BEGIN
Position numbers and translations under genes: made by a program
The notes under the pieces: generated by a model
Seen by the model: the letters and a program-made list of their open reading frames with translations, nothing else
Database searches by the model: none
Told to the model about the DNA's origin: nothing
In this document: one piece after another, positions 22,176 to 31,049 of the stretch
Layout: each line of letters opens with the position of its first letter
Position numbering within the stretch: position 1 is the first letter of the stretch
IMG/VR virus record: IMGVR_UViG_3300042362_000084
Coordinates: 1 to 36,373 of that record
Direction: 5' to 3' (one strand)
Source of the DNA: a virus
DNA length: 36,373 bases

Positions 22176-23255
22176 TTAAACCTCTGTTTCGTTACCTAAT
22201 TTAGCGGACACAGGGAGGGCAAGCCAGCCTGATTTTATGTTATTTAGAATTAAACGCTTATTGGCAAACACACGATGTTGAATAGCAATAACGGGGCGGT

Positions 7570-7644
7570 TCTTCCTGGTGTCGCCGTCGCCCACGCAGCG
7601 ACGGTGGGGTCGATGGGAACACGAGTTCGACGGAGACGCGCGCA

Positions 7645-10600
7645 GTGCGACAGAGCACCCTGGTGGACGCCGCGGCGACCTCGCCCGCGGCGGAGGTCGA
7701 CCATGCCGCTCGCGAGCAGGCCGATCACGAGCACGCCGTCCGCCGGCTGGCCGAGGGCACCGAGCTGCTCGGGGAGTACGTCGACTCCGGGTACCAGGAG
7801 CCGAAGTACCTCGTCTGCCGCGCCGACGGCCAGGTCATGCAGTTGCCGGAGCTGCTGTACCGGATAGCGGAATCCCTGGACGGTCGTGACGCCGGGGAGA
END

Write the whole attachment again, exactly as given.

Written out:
Position numbers and translations under genes: made by a program
The notes under the pieces: generated by a model
Seen by the model: the letters and a program-made list of their open reading frames with translations, nothing else
Database searches by the model: none
Told to the model about the DNA's origin: nothing
In this document: one piece after another, positions 22,176 to 31,049 of the stretch
Layout: each line of letters opens with the position of its first letter
Position numbering within the stretch: position 1 is the first letter of the stretch
IMG/VR virus record: IMGVR_UViG_3300042362_000084
Coordinates: 1 to 36,373 of that record
Direction: 5' to 3' (one strand)
Source of the DNA: a virus
DNA length: 36,373 bases

Positions 22176-23255
22176 TTAAACCTCTGTTTCGTTACCTAAT
22201 TTAGCGGACACAGGGAGGGCAAGCCAGCCTGATTTTATGTTATTTAGAATTAAACGCTTATTGGCAAACACACGATGTTGAATAGCAATAACGGGGCGGT

Positions 7570-7644
7570 TCTTCCTGGTGTCGCCGTCGCCCACGCAGCG
7601 ACGGTGGGGTCGATGGGAACACGAGTTCGACGGAGACGCGCGCA

Positions 7645-10600
7645 GTGCGACAGAGCACCCTGGTGGACGCCGCGGCGACCTCGCCCGCGGCGGAGGTCGA
7701 CCATGCCGCTCGCGAGCAGGCCGATCACGAGCACGCCGTCCGCCGGCTGGCCGAGGGCACCGAGCTGCTCGGGGAGTACGTCGACTCCGGGTACCAGGAG
7801 CCGAAGTACCTCGTCTGCCGCGCCGACGGCCAGGTCATGCAGTTGCCGGAGCTGCTGTACCGGATAGCGGAATCCCTGGACGGTCGTGACGCCGGGGAGA